HARARE – There is fear that the rising number of cholera cases in Harare could lead to another deadly outbreak such as witnessed in 2008 unless health authorities act swiftly to contain the highly infectious disease which is spreading rapidly in the capital.
This comes as the disease is spreading in the capital with seven new cases reported on Friday alone.
The deadly disease first broke out in the highly populated Stroneridge settlement where two cholera deaths were recorded last week.
This brings the total number of confirmed cholera cases to 16 within just two weeks.
Harare Residents Trust director Precious Shumba said the cholera outbreak was an indictment on the local authorities’ commitment to service delivery.
“Key drivers of cholera such as sewerage, water and sanitation have not been addressed in a long time. State funding of health service delivery remains nonexistent. This leaves local authorities vulnerable as their revenues have declined significantly, due to socioeconomic challenges being experienced in Zimbabwe.
“Harare’s Mbare hostels and Majubeki (Joburg Lines), Highfield’s Geneva, St Mary’s Chitungwiza and other high density suburbs are extremely vulnerable and highly exposed because they are overpopulated, and hygienic practices are highly compromised given their constant water shortages and sewerage bursts which go for long without being repaired.
“It is critical therefore, that the Government funds the health budget of the City of Harare and the Council should seriously prioritise increased allocation of resources for better health services delivery,” said Shumba.
Deputy Director of disease control in the ministry of Health and Child Care, Isaac Phiri, said the epidemic was under control.
“There was one new confirmed cholera case from Belvedere West and seven more in Chitungwiza. Cumulatively, there are 16 cases, eight confirmed, two deaths and the remainder is still suspected cases.
“Ministry officials are on the ground and the situation is under control. Meanwhile, we urge people to exercise hygiene by washing hands with running safe water after using the toilet or before eating or cooking to prevent further spread of cholera and typhoid,” Phiri told the Daily News On Sunday.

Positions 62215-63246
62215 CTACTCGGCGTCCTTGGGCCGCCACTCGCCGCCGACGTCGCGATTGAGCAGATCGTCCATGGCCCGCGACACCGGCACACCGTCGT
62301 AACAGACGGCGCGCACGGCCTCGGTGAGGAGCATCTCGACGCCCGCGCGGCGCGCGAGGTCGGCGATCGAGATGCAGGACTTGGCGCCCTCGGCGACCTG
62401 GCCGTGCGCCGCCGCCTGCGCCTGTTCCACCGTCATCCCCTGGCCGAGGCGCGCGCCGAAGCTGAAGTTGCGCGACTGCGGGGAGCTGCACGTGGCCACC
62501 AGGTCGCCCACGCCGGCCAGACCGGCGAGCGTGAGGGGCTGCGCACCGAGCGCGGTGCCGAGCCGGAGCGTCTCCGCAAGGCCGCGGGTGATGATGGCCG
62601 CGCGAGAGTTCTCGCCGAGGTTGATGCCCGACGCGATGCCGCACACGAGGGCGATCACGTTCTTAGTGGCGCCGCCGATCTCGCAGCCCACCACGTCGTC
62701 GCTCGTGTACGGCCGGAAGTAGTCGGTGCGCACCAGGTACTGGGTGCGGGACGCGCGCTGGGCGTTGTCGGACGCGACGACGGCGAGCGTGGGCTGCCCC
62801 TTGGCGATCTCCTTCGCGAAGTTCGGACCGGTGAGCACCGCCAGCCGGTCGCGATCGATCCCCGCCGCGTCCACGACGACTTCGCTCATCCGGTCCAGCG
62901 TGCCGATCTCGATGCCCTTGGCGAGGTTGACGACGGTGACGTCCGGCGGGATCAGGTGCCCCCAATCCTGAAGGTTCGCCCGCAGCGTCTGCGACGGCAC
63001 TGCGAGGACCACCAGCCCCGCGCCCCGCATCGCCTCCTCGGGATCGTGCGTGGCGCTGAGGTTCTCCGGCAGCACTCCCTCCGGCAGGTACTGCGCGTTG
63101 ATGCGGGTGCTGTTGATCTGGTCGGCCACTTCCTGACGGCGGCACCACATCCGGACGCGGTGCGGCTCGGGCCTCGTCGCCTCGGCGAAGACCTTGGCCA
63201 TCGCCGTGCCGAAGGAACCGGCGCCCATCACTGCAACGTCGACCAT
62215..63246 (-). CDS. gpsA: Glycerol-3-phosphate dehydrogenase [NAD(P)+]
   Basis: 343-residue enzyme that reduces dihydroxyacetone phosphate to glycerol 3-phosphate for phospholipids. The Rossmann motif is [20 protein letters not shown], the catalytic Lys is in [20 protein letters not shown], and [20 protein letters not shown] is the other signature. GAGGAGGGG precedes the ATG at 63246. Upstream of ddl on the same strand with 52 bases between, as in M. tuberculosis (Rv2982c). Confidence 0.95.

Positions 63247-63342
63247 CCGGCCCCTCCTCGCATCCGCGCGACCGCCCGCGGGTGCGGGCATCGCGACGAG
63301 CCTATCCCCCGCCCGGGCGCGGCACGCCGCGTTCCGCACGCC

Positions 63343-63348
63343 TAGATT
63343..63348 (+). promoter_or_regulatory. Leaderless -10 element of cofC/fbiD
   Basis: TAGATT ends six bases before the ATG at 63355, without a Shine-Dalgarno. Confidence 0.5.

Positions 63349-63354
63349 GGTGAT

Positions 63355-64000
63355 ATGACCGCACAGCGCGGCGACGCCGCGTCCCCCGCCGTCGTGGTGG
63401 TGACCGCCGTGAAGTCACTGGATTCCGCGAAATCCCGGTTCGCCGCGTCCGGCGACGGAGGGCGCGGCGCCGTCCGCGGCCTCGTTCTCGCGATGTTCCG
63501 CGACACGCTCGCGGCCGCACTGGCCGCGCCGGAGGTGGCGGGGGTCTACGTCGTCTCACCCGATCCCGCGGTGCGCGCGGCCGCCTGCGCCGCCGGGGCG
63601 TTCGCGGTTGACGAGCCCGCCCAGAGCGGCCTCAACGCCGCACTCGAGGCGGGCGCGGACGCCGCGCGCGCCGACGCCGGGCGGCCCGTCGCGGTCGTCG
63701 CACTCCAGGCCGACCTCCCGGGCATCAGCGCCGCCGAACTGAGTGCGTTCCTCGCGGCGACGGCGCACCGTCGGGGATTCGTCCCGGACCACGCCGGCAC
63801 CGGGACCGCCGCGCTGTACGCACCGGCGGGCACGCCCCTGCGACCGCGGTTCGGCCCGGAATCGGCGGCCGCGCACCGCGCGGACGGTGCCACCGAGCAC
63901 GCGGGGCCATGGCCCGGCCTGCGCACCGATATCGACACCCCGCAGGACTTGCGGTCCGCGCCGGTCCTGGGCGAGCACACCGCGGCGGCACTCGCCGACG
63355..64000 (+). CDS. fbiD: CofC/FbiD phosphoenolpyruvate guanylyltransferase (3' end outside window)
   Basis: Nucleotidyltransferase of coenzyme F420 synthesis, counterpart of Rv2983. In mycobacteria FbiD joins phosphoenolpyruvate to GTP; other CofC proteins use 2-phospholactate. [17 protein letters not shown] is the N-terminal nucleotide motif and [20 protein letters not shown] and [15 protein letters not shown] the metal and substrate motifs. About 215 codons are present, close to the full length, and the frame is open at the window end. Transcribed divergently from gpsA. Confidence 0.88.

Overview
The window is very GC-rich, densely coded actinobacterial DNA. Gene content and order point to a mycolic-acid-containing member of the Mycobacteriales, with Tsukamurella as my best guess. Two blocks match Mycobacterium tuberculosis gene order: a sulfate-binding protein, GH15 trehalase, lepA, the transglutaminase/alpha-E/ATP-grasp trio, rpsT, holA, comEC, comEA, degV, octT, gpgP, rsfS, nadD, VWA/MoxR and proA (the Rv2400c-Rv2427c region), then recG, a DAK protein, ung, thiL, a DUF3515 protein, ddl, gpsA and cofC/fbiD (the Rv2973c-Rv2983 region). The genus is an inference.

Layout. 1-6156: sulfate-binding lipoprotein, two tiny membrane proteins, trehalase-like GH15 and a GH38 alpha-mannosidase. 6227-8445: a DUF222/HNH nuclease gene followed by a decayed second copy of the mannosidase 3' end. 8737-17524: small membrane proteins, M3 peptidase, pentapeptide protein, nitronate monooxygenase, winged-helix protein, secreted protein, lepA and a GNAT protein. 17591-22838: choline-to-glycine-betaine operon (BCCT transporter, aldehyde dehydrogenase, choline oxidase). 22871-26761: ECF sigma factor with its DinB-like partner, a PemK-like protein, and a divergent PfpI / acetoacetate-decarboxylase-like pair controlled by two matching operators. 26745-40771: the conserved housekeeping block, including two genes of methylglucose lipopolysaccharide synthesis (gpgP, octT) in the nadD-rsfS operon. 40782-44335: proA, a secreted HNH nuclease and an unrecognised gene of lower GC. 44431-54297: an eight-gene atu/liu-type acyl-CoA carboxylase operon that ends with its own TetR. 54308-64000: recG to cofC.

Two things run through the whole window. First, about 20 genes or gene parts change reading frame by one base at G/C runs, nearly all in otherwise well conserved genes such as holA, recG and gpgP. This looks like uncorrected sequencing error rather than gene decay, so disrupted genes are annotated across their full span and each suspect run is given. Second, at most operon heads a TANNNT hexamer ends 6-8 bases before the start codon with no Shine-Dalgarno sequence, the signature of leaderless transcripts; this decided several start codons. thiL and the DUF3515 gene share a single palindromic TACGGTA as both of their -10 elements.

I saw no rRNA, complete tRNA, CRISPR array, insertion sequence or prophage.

This is the fourth time that cholera — which causes severe vomiting and diarrhoea and is lethal, if not treated promptly — has struck Zimbabwe.
In 2008 more than 4000 people died when Zimbabwe was hit by the worst outbreak of cholera in living memory.
The outbreak was blamed on dysfunctional water and sanitation infrastructure.
At the beginning of this year the small team of Chegutu was hit by the infectious disease which left five people dead as Zimbabwe was a victim of the contagion effects of the Zambian outbreak which forced temporary closure of the border linking the two countries I the run up to Christmas last year.
Cholera is an acute diarrhoeal infection caused by ingestion of food or water contaminated with the bacterium vibrio cholerae.
It remains a global threat to public health and an indicator of inequity and lack of social development.
Cholera is an extremely virulent disease that can cause severe acute watery diarrhoea.
It takes between 12 hours and 5 days for a person to show symptoms after ingesting contaminated food or water.
Researchers have estimated that every year, there are roughly 1, 3 million to 4 million cases, and 21 000 to 143 000 deaths worldwide due to cholera.
Previous researches have shown that government’s failure to avail potable water, proper sanitation or safe alternatives has driven the public into using contaminated sources of water and defecating in open spaces.
This has not been helped by the intermittent unclear water supplies, disconnections, refuse collection, clogged sewers and diversion of revenue from rates.